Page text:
Here is Terry Wang on the typical margins of these projects
And again that the project typically more than 20%, 25% of gross margin will help us if we continue to deliver on schedule our pipeline project. [Terry Wang Q3 CC]
Trefis believes that the rising importance of these projects could rise the ASP to around $0.82 per watt. Next year could see quite a rise in these utility scale projects. Here is Jifan Gao during the Q3 CC:
So in other words, we could build 100 megawatts in the first quarter and now it's going to be trend going up until fourth quarter probably reach the 200 megawatts... that will be between approximately 5% or 10% range that would be approximately an estimate and, again, in the future and when we build products or the pipeline in the project, so that revenue will increase dramatically. [Terry Wang Q3 CC]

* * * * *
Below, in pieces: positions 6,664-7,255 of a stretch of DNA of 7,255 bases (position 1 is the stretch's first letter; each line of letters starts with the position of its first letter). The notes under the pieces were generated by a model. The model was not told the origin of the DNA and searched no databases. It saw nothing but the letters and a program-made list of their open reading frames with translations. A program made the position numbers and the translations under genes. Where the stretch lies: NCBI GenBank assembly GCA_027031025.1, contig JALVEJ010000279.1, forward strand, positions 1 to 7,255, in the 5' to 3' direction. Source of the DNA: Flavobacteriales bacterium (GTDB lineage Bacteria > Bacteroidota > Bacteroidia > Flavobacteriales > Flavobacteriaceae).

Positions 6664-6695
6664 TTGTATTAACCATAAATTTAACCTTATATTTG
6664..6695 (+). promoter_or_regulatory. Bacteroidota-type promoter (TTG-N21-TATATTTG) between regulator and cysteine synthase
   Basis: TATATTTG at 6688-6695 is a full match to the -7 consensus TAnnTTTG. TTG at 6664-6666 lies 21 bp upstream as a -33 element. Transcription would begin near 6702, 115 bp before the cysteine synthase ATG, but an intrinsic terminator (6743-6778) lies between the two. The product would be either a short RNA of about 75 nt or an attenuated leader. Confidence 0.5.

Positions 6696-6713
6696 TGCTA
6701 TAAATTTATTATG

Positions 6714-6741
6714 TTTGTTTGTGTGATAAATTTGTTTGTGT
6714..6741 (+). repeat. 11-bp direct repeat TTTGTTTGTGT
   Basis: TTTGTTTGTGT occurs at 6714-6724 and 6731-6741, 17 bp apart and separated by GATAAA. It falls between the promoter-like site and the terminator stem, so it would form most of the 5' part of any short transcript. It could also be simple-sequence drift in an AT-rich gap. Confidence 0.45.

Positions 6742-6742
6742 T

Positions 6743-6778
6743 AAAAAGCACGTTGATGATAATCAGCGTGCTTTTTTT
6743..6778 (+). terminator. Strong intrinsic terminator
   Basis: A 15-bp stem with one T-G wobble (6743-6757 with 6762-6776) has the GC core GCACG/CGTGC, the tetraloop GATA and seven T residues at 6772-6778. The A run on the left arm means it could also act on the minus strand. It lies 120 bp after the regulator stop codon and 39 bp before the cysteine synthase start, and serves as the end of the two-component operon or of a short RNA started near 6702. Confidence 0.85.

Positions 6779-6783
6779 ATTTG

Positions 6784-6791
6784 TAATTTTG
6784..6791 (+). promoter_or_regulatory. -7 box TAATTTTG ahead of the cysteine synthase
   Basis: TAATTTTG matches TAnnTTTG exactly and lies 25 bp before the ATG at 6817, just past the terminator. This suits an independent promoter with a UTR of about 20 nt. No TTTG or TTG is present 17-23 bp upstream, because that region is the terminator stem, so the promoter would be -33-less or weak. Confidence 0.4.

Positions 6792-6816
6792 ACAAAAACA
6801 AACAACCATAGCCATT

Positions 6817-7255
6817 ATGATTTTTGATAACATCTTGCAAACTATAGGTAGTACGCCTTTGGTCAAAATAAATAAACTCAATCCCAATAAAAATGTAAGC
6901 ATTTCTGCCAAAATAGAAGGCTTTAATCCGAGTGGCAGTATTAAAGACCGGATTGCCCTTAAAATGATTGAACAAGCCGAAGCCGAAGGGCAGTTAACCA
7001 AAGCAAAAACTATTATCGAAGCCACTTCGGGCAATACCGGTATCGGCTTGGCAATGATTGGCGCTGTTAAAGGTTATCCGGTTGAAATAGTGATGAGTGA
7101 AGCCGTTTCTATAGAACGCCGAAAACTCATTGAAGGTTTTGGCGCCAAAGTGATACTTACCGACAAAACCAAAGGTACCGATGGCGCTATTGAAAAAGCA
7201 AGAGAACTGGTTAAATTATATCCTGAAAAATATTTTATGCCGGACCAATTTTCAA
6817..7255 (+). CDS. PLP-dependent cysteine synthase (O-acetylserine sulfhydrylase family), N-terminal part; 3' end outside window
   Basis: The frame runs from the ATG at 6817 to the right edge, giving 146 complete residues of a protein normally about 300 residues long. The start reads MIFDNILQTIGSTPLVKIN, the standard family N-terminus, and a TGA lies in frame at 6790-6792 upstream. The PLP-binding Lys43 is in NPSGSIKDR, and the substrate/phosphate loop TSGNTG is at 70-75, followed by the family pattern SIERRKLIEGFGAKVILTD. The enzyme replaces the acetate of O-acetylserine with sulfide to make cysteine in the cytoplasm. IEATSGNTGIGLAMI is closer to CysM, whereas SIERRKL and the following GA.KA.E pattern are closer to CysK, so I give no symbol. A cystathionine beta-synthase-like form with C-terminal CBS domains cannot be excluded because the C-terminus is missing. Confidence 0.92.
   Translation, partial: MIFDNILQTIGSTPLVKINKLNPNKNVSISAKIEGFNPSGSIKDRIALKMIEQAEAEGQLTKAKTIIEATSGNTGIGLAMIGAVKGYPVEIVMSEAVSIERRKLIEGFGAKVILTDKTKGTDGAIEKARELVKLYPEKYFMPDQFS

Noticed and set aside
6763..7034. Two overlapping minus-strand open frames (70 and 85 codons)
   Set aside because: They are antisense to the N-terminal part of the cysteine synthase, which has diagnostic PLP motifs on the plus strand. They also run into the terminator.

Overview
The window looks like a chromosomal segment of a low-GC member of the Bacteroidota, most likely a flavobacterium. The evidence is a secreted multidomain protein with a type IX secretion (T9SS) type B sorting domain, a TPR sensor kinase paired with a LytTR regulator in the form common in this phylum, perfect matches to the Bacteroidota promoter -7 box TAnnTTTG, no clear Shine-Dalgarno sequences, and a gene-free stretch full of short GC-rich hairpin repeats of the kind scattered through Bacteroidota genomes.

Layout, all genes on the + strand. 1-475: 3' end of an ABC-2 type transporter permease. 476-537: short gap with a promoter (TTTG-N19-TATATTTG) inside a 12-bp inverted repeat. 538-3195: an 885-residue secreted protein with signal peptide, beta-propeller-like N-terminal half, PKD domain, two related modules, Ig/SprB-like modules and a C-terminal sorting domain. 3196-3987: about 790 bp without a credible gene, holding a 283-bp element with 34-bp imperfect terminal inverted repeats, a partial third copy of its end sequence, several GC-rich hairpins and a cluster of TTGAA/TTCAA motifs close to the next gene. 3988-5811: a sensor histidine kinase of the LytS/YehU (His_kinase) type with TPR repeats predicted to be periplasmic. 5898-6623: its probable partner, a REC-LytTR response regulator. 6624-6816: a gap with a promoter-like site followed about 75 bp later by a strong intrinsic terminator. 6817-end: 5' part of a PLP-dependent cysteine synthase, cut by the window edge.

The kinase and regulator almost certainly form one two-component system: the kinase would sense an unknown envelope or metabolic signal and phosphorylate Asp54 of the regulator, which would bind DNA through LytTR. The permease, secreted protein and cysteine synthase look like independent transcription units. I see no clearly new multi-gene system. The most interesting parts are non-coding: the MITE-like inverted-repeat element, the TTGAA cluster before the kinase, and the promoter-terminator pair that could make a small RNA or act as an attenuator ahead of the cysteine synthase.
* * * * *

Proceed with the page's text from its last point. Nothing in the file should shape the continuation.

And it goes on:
And right at the end of last year Trina signed another agreement for building an 1GW capacity power plant in China, which is a big deal:
The project itself will eventually represent 12.5% of Trina's annual manufacturing capacity, according to the Quartz report, which says business in China will also account for as much as 30% of Trina's revenue in 2013 - up from 13% in 2012. [CleanTechnica]
Trina Solar is set to expand its solar module manufacturing capacity by close to 500 megawatts (MW) by taking over the operations of NESL Solartech, a mid-sized Chinese module manufacturer, as it seeks to capitalize on the soaring global demand for photovoltaic products. [PV Tech]
Buy the shares?
Analysts, on average, expect 45 cent profit for 2014 and these estimates have gone up considerably in the last 3 months, but there is an enormous range from a loss of 49 cents to a profit of $1.89 between the 12 analyst, so we have some trouble believing if this figures are current.